In Donevero, supra, 75 N.J.Super. 217, 182 A.2d 596, the Law Division held that the Jersey City Incinerator Authority was a public body exercising governmental functions and that its employees were public employees who had no right to strike; in the course of its opinion it stressed the vitality of the prevailing view that, in order to protect the public health, safety and welfare, government must remain immune from any strikes by its employees. On appeal, the Appellate Division expressed its complete agreement on this issue, saying:

'Defendant Authority was established by the City of Jersey City to administer a necessary governmental operation, the collection and disposal of garbage and other refuse. A strike against defendant Authority was a strike against the municipal government itself and was illegal. Public employees have no right to strike. See Annotation, 'Union Organizations and Activities of Public Employees,' 31 A.L.R.2d 1142 (1953). The uninterrupted carrying out of governmental functions is vital to the public health and welfare. Strikes against government cannot be tolerated. Norwalk Teachers' Association v. Board of Education, 138 Conn. 269, 83 A.2d 482, 31 A.L.R.2d 1133 (Sup.Ct.Err.1951).' 79 N.J.Super., at p. 146, 190 A.2d, at p. 893.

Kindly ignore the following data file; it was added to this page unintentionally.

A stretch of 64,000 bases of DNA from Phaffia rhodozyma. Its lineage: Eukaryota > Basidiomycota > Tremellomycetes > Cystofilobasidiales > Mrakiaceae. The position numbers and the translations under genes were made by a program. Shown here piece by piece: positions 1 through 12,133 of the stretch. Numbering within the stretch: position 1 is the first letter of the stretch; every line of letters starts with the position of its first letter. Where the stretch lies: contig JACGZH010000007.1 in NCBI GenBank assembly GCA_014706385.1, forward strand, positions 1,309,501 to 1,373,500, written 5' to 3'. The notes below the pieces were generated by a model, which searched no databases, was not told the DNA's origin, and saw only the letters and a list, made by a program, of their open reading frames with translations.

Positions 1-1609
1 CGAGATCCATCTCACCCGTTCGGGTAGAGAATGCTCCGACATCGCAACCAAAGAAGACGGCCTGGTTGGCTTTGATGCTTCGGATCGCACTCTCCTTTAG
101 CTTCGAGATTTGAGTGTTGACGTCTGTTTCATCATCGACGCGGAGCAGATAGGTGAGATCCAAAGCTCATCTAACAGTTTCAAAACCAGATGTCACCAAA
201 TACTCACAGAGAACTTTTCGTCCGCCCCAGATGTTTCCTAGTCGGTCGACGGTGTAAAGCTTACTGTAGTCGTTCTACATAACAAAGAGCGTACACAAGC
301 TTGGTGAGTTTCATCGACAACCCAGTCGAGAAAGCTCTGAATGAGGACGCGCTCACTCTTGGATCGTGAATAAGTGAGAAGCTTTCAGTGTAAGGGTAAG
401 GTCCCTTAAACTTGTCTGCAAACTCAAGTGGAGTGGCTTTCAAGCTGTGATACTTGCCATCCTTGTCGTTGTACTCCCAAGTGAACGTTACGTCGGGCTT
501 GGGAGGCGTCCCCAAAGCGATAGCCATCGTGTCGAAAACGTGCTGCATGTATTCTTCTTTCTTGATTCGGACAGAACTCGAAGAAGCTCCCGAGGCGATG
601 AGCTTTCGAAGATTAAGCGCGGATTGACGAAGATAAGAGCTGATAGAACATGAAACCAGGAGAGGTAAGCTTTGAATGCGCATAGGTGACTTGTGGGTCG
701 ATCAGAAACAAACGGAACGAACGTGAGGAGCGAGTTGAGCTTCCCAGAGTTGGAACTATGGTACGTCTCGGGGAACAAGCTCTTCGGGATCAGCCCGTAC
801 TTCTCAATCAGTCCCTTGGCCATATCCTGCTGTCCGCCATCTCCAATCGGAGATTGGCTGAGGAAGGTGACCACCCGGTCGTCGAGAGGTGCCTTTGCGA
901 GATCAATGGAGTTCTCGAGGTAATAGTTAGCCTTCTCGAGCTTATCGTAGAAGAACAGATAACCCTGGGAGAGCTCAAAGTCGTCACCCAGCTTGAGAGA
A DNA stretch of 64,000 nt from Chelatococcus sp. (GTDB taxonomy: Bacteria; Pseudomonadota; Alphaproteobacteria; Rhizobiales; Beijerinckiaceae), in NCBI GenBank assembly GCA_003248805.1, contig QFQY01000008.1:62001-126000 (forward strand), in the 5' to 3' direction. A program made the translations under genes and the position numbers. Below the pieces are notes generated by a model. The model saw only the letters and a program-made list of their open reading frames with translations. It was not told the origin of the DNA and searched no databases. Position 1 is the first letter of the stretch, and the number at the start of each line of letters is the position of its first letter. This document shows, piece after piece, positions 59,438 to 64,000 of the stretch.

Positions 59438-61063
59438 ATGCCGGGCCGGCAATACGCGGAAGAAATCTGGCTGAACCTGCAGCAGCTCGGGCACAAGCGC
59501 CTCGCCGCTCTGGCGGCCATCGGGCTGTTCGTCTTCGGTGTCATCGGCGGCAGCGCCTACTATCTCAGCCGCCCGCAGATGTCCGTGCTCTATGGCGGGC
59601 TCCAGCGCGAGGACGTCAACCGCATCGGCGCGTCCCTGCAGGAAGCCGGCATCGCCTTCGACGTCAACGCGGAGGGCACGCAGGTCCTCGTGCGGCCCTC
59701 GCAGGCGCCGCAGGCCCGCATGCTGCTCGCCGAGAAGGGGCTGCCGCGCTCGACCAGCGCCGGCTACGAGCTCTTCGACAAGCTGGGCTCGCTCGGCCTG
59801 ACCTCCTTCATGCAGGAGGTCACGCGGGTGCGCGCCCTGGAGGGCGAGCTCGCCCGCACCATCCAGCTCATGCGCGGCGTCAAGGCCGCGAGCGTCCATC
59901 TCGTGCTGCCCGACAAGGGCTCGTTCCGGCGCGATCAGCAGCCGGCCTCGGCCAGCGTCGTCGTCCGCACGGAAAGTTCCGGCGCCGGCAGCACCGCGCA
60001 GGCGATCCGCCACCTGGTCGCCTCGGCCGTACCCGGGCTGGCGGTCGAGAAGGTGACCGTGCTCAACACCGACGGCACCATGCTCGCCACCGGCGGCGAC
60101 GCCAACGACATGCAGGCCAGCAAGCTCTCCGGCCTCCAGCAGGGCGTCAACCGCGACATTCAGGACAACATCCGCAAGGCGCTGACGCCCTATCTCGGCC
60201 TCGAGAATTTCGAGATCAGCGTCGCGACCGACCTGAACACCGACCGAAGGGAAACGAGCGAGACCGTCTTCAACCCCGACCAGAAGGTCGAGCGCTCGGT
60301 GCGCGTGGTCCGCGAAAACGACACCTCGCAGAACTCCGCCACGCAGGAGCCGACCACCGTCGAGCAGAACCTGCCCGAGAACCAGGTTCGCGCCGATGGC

In the Turnpike Authority case, supra, 83 N.J.Super. 389, 200 A.2d 134, the defendant union, acting on behalf of members employed as toll collectors and maintenance employees of the New Jersey Turnpike Authority, demanded recognition and threatened to conduct a strike. The Authority obtained an Ex parte injunction and sought a declaration as to its responsibilities and the right of its employees to strike. The Chancery Division held that although the Turnpike Authority was not obliged to engage in collective bargaining, it was under an affirmative duty to meet with its employees, or their chosen representatives, and to consider in good faith any grievances and proposals submitted on the employees' behalf. It also held that the employees had no right to strike, pointing out that the Legislature had established the Turnpike Authority within the State Highway Department as 'an instrumentality exercising public and essential governmental functions' (N.J.S.A. 27:23--3), that its employees were 'persons in public...